Poseidon and the Sea: Myth, Cult, and Daily Life


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This annotated list of web resources may be used to help you and your students learn more about looking at and making meaning from this type of art.

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Vocabulary List

The following is a list of the different types of vases and vessels that are on view in the Poseidon and the Sea exhibition, along with descriptions of their shapes and functions.

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Other Resources

The Story of Poseidon

This resource recounts one version of the mythological story of Poseidon. The following passage is from Book of Greek Myths by Ingri and Edgar Parin D’Aulaire. Published by Bantam Doubleday Dell Publishing Group, Inc., New York, 1962, pp. 9, 38–41.

An Introduction to Mythology

When men still worshipped ugly idols, there lived in the land of Greece shepherds and herdsmen who cherished light and beauty. They did not worship dark idols like their neighbors, but created instead their own beautiful, radiant gods. The Greek gods looked much like people and acted like them, too, only they were taller, handsomer and could do no wrong. Fire-breathing monsters and beasts with many heads stood for all that was dark and wicked. They were for gods and great heroes to conquer.

The gods lived on top of Olympus, a mountain so high and steep that no man could climb it and see them in their shining palace. But they often descended to earth, sometimes in their own shapes, sometimes disguised as humans or animals.

Mortals worshipped the gods and the gods honored Mother Earth. They had all sprung from her, for she was the beginning of all life.

Poseidon, Lord of the Sea

Poseidon, lord of the sea, was a moody and violent god. His fierce blue eyes pierced the haze, and his sea-blue hair streamed out behind him. He was called the Earthshaker, for when he struck the ground with his trident, the earth trembled and split open. When he struck the sea, waves rose mountain high and the winds howled, wrecking ships and drowning those who lived on the shores. But when he was in a calm mood, he would stretch out his hand and still the sea and raise new lands out of the water.

In the days of Cronus and the Titans, the sea was ruled by Nereus, son of Mother Earth and Pontus, the seas. Nereus was an old sea god with a long gray beard and a fishtail and was the father of fifty sea nymphs, the lovely Nereids. When Poseidon, the Olympian, came to take over the kingdom of the sea, kind old Nereus gave him his daughter Amphitrite for his queen and retired to an underwater grotto. He gave the new king and queen his palace at the bottom of the sea. It was made of the palest gold and lay in a garden of corals and shimmering pearls. There Amphitrite lived contentedly surrounded by her forty-nine Nereid sisters. She had an only son, whose name was Triton. He had a fishtail instead of legs, like his grandfather Nereus, and rode about on the back of a sea monster, trumpeting on a conch shell.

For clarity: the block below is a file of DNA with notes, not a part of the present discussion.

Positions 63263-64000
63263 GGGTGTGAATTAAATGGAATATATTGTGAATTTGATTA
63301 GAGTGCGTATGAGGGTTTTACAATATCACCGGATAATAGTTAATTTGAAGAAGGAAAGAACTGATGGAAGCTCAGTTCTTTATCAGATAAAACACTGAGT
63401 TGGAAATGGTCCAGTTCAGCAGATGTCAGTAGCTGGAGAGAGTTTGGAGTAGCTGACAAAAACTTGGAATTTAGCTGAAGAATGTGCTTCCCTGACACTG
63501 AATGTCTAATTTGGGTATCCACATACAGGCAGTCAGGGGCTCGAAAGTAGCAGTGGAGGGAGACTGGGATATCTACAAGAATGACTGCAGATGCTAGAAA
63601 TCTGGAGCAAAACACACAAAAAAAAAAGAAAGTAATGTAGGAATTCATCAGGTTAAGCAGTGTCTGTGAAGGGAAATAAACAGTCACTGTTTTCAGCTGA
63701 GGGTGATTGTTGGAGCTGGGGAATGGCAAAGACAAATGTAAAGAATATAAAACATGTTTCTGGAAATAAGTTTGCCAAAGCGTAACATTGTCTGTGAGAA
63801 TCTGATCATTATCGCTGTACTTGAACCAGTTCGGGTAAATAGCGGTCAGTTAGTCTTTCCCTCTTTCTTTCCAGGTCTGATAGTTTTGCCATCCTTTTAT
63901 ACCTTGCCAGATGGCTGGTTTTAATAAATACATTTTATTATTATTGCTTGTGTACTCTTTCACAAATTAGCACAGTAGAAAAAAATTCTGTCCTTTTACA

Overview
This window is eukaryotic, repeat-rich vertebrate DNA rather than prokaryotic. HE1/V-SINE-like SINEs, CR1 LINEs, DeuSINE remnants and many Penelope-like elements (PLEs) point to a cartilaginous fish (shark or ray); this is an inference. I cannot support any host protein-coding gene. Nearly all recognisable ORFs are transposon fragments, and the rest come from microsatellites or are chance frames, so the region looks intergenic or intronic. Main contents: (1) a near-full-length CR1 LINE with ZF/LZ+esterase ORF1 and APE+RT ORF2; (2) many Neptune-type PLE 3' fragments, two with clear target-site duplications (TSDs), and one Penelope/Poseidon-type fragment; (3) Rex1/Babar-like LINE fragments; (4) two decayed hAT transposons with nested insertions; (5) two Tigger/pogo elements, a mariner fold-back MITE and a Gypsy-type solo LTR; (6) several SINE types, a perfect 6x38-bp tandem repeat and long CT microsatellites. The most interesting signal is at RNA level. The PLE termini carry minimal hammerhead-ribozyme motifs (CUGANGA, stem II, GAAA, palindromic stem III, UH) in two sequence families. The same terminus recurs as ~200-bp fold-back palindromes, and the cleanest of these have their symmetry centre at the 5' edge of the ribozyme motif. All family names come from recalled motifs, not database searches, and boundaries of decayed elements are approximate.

Poseidon was rarely at home. He was a restless god and loved to race the waves with his team of snow-white horses. It was said that he had created the horse in the shape of breaking waves. Like his brother Zeus, Poseidon had many wives and many children, but Amphitrite was not jealous.

One of the islands that Poseidon raised out of the sea was Delos. It was so newly created that it was still floating about on the water. The little island was barren. Nothing grew on it yet except a single palm tree. In its shade, the two great gods Apollo and Artemis were to be born.

Zeus, the brother of Poseidon and the most powerful of all the gods, had married the goddess Leto, and when Hera, the jealous wife of Zeus, found out that Leto was expecting twins, she flew into a jealous rage and ordered all the lands in the world to refuse Leto shelter. Chased away from every land, poor Leto wandered from place to place and could not rest to give birth to her twins.

At last she came to Delos and the little island welcomed her. Since it was still floating and not quite land, it was free from Hera’s bidding. Exhausted, Leto sank down in the shade of the palm tree, but still she could not give birth to her twins, for Hera forbade Ilithyia, the goddess of childbirth, to go to her. Without her help no child could be born.

All the other goddesses felt sorry for Leto and tried to sway Hera by offering her a beautiful necklace. It was nine yards long, made of gold and amber, and Hera could not resist it. She let Ilithyia go, and Iris whisked her down the rainbow to Leto.

Leto’s first child was Artemis, a girl as beautiful as the moon, with hair as dark as the night. She was to be the goddess of the hunt and all newborn creatures. Then Apollo came into the world. He was fair in the sun and he was to be the god of music, light, and reason.

Zeus was filled with joy at the sight of his beautiful twins and he gave them each a silver bow and a quiver full of arrows. The arrows of Artemis were soft as moonbeams  and brought painless death, those of Apollo were hard and piercing as the rays of the sun.

Zeus blessed the little island and fastened it to the bottom of the sea. Grass and flowers burst forth from the barren ground and Delos became the richest of all the Greek islands. Pilgrims flocked to it and loaded it with temples and treasures to honor Leto and her twins.

On View

Ancient Art

There is no substitute for seeing the real thing! While the museum is closed for expansion, we are still offering free tours of public art on campus, including Orozco's Epic of American Civilization.